The data were collected from medical records after local institutional review board approval which waived the need for consent. Only hospitalisations related to immunological deficiency were considered.
ARV drugs including, protease inhibitors (PI), have been provided free of charge to Brazilian citizens through public pharmacies since 1997. Viral load (VL) and CD4 cell count testing became available in 1999, and the results presented are related to the first quantitative measure performed to evaluate HIV-positive patients. Resistance was evaluated using genomic sequencing of HIV, and this test became available in 2003. Only major classes of resistance were investigated.
Statistical analyses were performed using BioEstat version 5.0. The associations between variables were assessed using the χ2 test for trend.
Ninety HIV-positive patients infected by vertical transmission were identified, and 78 were eligible for inclusion. Twelve patients were excluded because they did not use ARV therapy at any time between 1993 and 2009 despite having the indication and the access to treatment. The patient data are shown in table 1, and the medical records of one patient did not contain data about CD4 and viral load count.
The highest rates of vertical transmission were observed in 1997 (12/5.8%) and 1998 (16/7.6%). The age at diagnosis of HIV infection ranged from 2 to 132 months, with an average of 37.3 months (SD ±33.3 months) (95% CI 31.1 to 46.6).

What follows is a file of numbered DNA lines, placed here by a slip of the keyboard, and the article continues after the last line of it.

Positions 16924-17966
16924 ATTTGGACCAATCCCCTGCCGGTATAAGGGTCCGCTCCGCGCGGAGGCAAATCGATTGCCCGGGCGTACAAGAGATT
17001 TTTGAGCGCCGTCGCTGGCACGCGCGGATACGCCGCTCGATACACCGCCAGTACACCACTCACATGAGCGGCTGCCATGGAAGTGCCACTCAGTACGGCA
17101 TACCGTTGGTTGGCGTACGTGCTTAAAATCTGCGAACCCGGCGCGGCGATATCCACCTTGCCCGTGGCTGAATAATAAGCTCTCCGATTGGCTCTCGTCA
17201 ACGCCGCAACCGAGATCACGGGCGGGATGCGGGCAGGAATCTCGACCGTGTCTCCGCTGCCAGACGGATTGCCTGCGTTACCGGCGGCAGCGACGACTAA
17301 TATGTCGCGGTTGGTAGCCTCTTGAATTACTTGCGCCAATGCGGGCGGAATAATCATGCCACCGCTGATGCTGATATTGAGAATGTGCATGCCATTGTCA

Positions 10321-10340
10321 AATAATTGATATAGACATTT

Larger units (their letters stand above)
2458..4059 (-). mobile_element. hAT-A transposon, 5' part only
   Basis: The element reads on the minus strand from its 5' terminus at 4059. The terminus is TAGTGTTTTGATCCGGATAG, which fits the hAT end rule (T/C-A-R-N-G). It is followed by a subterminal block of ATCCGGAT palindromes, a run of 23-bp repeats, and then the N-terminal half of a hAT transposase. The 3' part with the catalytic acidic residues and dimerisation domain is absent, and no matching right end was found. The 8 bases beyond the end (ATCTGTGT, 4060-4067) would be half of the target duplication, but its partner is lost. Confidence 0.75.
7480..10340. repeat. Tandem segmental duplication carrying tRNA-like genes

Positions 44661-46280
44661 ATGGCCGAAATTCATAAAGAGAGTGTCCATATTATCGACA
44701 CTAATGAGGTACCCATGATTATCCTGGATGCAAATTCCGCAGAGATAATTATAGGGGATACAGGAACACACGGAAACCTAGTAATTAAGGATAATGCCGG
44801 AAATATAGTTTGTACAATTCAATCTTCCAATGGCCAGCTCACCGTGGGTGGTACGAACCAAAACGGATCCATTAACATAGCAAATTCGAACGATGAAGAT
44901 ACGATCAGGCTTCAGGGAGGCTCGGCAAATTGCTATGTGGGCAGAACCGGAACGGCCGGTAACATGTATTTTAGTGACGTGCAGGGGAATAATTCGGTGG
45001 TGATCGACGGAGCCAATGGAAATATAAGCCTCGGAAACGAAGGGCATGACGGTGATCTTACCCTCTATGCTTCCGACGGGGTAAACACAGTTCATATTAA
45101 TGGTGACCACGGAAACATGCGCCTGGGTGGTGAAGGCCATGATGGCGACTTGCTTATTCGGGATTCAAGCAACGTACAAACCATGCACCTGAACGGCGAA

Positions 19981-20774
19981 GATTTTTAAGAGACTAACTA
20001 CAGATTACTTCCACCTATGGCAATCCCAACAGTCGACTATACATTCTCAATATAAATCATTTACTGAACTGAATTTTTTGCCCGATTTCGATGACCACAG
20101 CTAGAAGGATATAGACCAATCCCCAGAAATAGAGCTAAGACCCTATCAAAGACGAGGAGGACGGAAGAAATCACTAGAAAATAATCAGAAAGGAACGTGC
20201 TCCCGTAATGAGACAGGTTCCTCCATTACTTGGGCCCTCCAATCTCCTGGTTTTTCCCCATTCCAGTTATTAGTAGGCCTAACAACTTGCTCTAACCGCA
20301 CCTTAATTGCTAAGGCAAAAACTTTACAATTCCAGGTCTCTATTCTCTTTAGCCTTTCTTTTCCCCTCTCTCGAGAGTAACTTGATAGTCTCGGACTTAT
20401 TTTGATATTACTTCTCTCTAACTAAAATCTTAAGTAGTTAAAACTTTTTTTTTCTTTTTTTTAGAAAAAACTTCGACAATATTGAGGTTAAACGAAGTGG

Most HIV-infected patients initiated ARV therapy between ≥1 and <3 years of age (27/78, 34.6%) and required two ARV regimens (21/78, 26.9%). The maximum age at the start of ARV therapy was 11 years 6 months.
Initial ARV therapy consisted of one ARV agent as initial therapy in two of 78 patients (2.6%), two ARV agents in 37 of 78 patients (47.4%) and on highly active ARV therapy (HAART) in 39 of 78 patients (50.0%), most commonly non-nucleoside reverse transcriptase inhibitor (NNRTI)-based regimens (26/78, 33.3%).
In 2009, 30 (40.0%) patients had been taking ARV for more than 10 years but only 10 of these had HIV RNA <50 copies/ml. Of the 20 patients who did not achieve a suppressed HIV RNA non-adherence accounted for 90.0%. The most common ART regimens were PI-based regimens (37/73, 50.7%), represented by zidovudine, lamivudine, lopinavir and ritonavir (13/37, 35.1%).